Anna Seward

Alexander Dyce, in Specimens of British Poetesses, selected and chronologically arranged (1827)) 285-86.

ANNA SEWARD, born 1747, died 1809, with whose Elegy on Cook — Monody on Andre — Louisa — and Sonnets — the readers of poetry during the last generation were familiarly acquainted, — was the daughter of the Rev. Thomas Seward, Rector of Eyam in Derbyshire, Prebendary of Salisbury, and Canon Residentiary of Litchfield. Her passion for poetry, which shewed itself in childhood, her father at first encouraged; but her mother being greatly alarmed lest their daughter should turn out a literary lady, he afterwards ceased to countenance it. When Miss Seward was of an age to choose her own studies, she became a professed votary of the Muses. — During almost her whole life, she resided at Litchfield.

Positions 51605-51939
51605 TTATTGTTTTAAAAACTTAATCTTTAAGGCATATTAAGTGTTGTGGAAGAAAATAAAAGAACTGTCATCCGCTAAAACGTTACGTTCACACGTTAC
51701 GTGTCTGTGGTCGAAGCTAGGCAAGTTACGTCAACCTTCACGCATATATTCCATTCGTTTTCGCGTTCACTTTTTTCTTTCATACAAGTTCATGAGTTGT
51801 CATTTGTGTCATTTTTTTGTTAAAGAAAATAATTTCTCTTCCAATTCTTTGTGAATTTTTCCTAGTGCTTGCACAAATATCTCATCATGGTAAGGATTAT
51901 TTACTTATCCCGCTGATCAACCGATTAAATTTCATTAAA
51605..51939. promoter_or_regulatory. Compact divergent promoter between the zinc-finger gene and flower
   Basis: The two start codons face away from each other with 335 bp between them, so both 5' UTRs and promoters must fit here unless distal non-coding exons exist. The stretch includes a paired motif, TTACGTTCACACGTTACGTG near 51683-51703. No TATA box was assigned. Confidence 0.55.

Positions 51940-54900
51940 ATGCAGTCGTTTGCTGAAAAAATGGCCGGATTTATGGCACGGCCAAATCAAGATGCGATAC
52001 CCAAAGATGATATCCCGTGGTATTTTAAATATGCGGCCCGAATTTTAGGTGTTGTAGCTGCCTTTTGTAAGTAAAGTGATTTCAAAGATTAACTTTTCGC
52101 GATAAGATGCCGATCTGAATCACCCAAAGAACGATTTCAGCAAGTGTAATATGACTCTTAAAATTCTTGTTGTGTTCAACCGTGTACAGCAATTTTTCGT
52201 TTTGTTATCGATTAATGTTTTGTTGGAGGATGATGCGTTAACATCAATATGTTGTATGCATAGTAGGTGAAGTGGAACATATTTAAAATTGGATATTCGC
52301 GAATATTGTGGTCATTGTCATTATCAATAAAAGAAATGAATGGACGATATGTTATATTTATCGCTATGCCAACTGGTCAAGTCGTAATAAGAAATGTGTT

That the poems of Anna Seward, which are now forgotten, should have excited so much contemporary admiration, need not surprize us, if we consider that they were published at a time when Hayley's Triumphs of Temper was esteemed a work of first-rate ability. By this remark, however, I do not mean to insinuate that her writings scarcely rise above mediocrity. She was endowed with considerable genius, and with an ample portion of that fine enthusiasm, which sometimes may be mistaken for it; but her taste was far from good, and her numerous productions (a few excepted) are disfigured by florid ornament and elaborate magnificence — The pieces which she has addressed to her beloved Honora, and her allusions to that interesting creature, scattered through various poems, are full of sensibility and amiable feelings.